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Canadian democracy, like a bull moose head-butting a train

The train, in this case, is Prime Minister Stephen Harper and his Conservative government.

A bull moose feeds in the waters of Rangeley Lake in Maine. (Reuters)

TORONTO, Canada — On the face of it, little connects Canadian democracy with roadkill. Yet the year ends with concerns about both.

Wildlife experts raised the alarm last week about the number of grizzlies being killed by trains barreling through national parks in the Rocky Mountains. A report by Parks Canada counted 63 grizzlies killed in an eight-year period, most of them by trains and most of them females of cub-rearing age.

The slaughter is much greater, and involves all kinds of wildlife, when collisions outside the Rocky Mountain parks are included.

At about this time last year, while riding a train across Canada, a conductor told me bull moose during rutting season are particularly vulnerable. They’ve been known to charge trains head-on. The impact is hard enough to jolt the front car, but the results are predictably unfortunate.

“The last thing that went through that moose’s mind was its ass,” the conductor said of one incident he witnessed.

Canadian democracy these days is looking a bit like that moose. The force bearing down on it, according to political analysts here, is Prime Minister Stephen Harper and his Conservative government.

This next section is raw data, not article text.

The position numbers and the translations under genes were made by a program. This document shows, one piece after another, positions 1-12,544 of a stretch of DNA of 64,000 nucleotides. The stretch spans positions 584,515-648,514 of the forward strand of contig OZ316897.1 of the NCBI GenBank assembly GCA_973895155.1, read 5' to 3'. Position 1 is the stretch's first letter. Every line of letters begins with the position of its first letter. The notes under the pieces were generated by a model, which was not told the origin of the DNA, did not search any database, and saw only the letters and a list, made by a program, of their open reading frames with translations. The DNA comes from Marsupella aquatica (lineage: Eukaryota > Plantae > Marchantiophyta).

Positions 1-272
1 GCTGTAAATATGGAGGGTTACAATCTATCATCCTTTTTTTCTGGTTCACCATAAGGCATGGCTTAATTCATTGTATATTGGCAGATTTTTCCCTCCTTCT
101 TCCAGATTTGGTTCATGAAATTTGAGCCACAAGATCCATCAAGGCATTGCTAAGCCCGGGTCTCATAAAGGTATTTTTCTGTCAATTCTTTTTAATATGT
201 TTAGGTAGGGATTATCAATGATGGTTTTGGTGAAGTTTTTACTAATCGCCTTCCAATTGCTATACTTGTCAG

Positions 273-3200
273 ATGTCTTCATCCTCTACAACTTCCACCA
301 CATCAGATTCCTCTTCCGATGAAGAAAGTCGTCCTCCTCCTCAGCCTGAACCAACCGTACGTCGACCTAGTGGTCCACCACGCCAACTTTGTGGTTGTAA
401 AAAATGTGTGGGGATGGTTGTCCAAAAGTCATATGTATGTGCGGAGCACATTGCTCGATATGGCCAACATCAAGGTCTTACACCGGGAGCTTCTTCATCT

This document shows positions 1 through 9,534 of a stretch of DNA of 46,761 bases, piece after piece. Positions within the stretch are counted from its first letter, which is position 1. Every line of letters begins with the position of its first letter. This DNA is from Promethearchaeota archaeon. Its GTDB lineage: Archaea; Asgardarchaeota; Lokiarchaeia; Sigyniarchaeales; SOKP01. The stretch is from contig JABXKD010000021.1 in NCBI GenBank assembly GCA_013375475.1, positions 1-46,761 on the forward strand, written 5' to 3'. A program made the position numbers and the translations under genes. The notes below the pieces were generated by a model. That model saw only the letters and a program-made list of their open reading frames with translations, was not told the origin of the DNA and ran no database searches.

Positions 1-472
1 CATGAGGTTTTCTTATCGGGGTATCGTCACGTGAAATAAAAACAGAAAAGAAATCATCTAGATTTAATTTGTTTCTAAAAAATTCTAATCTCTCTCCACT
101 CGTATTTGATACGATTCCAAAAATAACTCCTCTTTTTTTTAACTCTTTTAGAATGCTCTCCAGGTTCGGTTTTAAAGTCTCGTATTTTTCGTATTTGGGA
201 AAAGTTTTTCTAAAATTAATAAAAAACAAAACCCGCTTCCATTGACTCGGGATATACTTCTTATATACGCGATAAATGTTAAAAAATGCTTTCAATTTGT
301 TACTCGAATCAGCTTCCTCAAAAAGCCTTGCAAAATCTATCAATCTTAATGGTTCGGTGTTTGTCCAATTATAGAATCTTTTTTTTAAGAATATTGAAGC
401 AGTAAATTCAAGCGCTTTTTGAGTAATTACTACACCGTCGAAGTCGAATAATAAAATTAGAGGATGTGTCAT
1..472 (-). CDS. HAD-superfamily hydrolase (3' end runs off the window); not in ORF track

Harper is reportedly threatening to start the New Year the way he ended the last one — with Parliament prorogued. That means the legislature that governs the country would be shut down, at Harper’s request, and reopened at a time when the prime minister finds it more convenient politically.

Last year, Harper had Parliament shut down to save his minority government from opposition parties that had banded together to throw him out of power. This time, Ottawa is buzzing with talk he’ll suspend it to prevent further delving into concerns that Canada may have committed war crimes in Afghanistan.

At issue is how the Harper government handled the transfer to Afghan authorities of suspected insurgents captured by Canadian soldiers in 2006 and 2007. The evidence suggests Canada continued transferring detainees even after receiving repeated warnings — from allies, the Red Cross and its own officials in Kabul — that they were likely to be tortured. That would contravene the Geneva Conventions.